Ag & Bio Engineering Chair Can’t Be Confined to a Cube

Dan Biotechnology, Education, Florida, Research

As she grew up in rural Arkansas, Kati Migliaccio’s interest in agricultural engineering came naturally. She liked math, science and problem solving, so she wanted an engineering career, but not one that confined her to an office or lab.


Kati Migliaccio.
Assistant Professor and Extension Specialist.
Agricultural and Biological Engineering.

“I wanted a career that involved engineering, with an outdoor component,” said Migliaccio, who was recently named chair of the agricultural and biological engineering department at the UF Institute of Food and Agricultural Sciences. “My professional interests were focused on landscapes and not just from an office cube perspective. The desire to be an engineer of outdoor systems and my interest in water conservation led me to agricultural engineering.”

In her new role, Migliaccio envisions faculty soaring to new heights in their efforts to ensure an ample supply of safe food around the world while preserving water and energy.

Migliaccio was named to lead the department by Jack Payne, UF senior vice president for agriculture and natural resources.

“Dr. Migliaccio’s wealth of success in teaching, research and Extension brought her to the top of a list of highly qualified candidates for this critical position,” Payne said. “I’m confident Dr. Migliaccio can guide faculty to help solve issues ranging from feeding the hungry to conserving water.”

Migliaccio said she is honored by the appointment.

“I am excited to get started as chair,” Migliaccio said. “The department has a long, established reputation and internationally recognized faculty who provide a foundation for unlimited innovation.”

Migliaccio starts Aug. 1 and replaces Dorota Haman, who recently retired as chair. Rafael Muñoz-Carpena, also a professor in the agricultural and biological engineering department, served as interim chair after Haman retired.

Migliaccio earned her Ph.D. in biological and agricultural engineering at the University of Arkansas. She received her master’s in biosystems and agricultural engineering from the University of Kentucky and a bachelor’s in agricultural engineering from Texas A&M. She specializes in water conservation, hydrology, and irrigation in agricultural, natural, and urban systems.

Migliaccio sees many strengths on which the department can build:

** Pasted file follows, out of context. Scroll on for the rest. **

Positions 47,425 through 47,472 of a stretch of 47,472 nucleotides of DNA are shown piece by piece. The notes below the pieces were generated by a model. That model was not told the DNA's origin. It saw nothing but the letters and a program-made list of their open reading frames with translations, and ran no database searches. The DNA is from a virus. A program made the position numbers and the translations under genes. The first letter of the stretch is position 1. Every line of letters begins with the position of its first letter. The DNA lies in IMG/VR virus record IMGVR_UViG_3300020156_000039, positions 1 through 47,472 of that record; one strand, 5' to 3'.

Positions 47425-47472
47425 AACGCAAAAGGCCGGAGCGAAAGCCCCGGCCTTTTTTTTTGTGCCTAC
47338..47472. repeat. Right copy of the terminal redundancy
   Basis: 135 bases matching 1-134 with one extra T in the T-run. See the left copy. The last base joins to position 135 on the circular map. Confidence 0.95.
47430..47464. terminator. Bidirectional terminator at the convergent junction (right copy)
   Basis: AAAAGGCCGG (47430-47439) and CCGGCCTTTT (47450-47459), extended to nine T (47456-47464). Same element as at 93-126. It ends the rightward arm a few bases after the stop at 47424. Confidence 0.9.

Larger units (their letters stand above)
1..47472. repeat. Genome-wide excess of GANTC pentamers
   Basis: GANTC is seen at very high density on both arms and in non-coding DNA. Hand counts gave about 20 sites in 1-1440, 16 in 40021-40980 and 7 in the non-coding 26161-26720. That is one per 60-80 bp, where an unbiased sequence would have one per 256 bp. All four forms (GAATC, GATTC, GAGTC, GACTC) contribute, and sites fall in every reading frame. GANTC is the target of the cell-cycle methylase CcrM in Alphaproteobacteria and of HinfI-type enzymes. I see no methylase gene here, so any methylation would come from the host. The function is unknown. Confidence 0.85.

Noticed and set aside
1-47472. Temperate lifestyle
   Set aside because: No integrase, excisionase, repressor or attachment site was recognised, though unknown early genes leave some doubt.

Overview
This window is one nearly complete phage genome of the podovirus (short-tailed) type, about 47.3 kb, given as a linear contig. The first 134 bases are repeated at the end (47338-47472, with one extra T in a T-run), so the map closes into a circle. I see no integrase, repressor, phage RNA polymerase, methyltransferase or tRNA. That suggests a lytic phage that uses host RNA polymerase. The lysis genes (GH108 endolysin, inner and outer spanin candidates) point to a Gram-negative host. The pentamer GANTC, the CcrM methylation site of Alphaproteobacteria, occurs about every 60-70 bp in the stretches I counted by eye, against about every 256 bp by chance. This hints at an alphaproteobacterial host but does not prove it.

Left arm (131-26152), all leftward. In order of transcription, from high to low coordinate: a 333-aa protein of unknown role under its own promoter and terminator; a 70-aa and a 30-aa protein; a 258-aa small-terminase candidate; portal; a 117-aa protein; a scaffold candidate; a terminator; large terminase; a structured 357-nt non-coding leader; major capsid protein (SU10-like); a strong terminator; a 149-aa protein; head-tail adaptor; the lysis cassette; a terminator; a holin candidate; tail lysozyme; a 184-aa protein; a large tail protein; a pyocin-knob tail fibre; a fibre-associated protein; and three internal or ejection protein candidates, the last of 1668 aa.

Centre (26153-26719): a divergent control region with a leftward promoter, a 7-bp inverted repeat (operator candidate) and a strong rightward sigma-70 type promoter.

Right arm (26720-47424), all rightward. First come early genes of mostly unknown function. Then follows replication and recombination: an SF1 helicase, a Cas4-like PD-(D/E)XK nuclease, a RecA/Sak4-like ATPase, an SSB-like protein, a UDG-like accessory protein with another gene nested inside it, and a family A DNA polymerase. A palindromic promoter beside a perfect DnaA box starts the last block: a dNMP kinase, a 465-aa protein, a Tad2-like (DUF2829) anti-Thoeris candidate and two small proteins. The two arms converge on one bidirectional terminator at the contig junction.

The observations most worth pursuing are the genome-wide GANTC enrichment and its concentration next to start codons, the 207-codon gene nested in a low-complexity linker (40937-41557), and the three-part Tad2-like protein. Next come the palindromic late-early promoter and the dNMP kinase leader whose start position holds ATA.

• Award-winning faculty and graduate students.
  • The Decision Support System for Agrotechnology Transfer, the most widely used global crop-modeling system.
  • Two undergraduate minors — precision agriculture and packaging science — that reflect faculty expertise.
  • Home to the Biological Systems Modeling Graduate Certificate, which showcases the biological modeling strengths of the department.
  • A combination of two undergraduate degree programs: Agricultural operations management in the UF/IFAS College of Agricultural and Life Sciences and biological engineering in UF’s Herbert Wertheim College of Engineering.
  • Strong international presence with activities in Costa Rica, Brazil, Kenya, Vietnam, Netherlands, Mozambique and South Africa, among other nations.
  • Several faculty fellows of the American Society of Agricultural and Biological Engineers and international recognized researchers.
  • Collaborations with the UF Water Institute, UF Climate Institute as well as multidisciplinary UF/IFAS centers such as the Center for Landscape Ecology and Conservation, Program for Resource Efficient Communities and the Center for Stress Resilient Agriculture.

Migliaccio sees some areas where she can help the department improve.

“I will facilitate growth and development of the department’s curriculum, considering work force needs and new innovations in the discipline,” she said. For example, she would like to see more education in new technology to position graduates to be successful in the work force.

Long term, she’d like faculty to continue to serve as leaders in their disciplines, to have established and coordinated relationships with industry partners and to increase undergraduate enrollment.

“This point in history, in particular, needs the expertise of agricultural and biological engineers to contribute — through innovation — solutions for issues facing us locally as well as globally, such as water scarcity, food security, climate change, energy sustainability and more,” Migliaccio said.

By Brad BuckUniversity of Florida Institute of Food and Agricultural Sciences